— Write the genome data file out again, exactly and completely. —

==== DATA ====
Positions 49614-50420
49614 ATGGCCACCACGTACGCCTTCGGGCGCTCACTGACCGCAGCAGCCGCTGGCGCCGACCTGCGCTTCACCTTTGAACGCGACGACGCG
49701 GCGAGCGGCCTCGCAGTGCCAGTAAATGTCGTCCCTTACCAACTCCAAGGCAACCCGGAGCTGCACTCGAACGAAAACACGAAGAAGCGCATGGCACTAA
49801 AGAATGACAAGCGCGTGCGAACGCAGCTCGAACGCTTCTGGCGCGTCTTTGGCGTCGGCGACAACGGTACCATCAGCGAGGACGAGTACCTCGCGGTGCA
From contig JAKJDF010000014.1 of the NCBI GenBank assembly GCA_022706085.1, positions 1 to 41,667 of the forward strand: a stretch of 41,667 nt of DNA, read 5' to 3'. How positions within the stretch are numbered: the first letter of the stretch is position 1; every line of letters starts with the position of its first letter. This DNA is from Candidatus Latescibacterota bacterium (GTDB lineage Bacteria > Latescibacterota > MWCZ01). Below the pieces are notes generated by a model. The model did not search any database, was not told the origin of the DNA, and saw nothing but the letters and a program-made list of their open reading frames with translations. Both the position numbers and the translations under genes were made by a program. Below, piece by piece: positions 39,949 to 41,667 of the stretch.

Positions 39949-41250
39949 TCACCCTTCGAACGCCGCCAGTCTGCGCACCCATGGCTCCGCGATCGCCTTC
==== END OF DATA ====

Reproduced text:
Positions 49614-50420
49614 ATGGCCACCACGTACGCCTTCGGGCGCTCACTGACCGCAGCAGCCGCTGGCGCCGACCTGCGCTTCACCTTTGAACGCGACGACGCG
49701 GCGAGCGGCCTCGCAGTGCCAGTAAATGTCGTCCCTTACCAACTCCAAGGCAACCCGGAGCTGCACTCGAACGAAAACACGAAGAAGCGCATGGCACTAA
49801 AGAATGACAAGCGCGTGCGAACGCAGCTCGAACGCTTCTGGCGCGTCTTTGGCGTCGGCGACAACGGTACCATCAGCGAGGACGAGTACCTCGCGGTGCA
From contig JAKJDF010000014.1 of the NCBI GenBank assembly GCA_022706085.1, positions 1 to 41,667 of the forward strand: a stretch of 41,667 nt of DNA, read 5' to 3'. How positions within the stretch are numbered: the first letter of the stretch is position 1; every line of letters starts with the position of its first letter. This DNA is from Candidatus Latescibacterota bacterium (GTDB lineage Bacteria > Latescibacterota > MWCZ01). Below the pieces are notes generated by a model. The model did not search any database, was not told the origin of the DNA, and saw nothing but the letters and a program-made list of their open reading frames with translations. Both the position numbers and the translations under genes were made by a program. Below, piece by piece: positions 39,949 to 41,667 of the stretch.

Positions 39949-41250
39949 TCACCCTTCGAACGCCGCCAGTCTGCGCACCCATGGCTCCGCGATCGCCTTC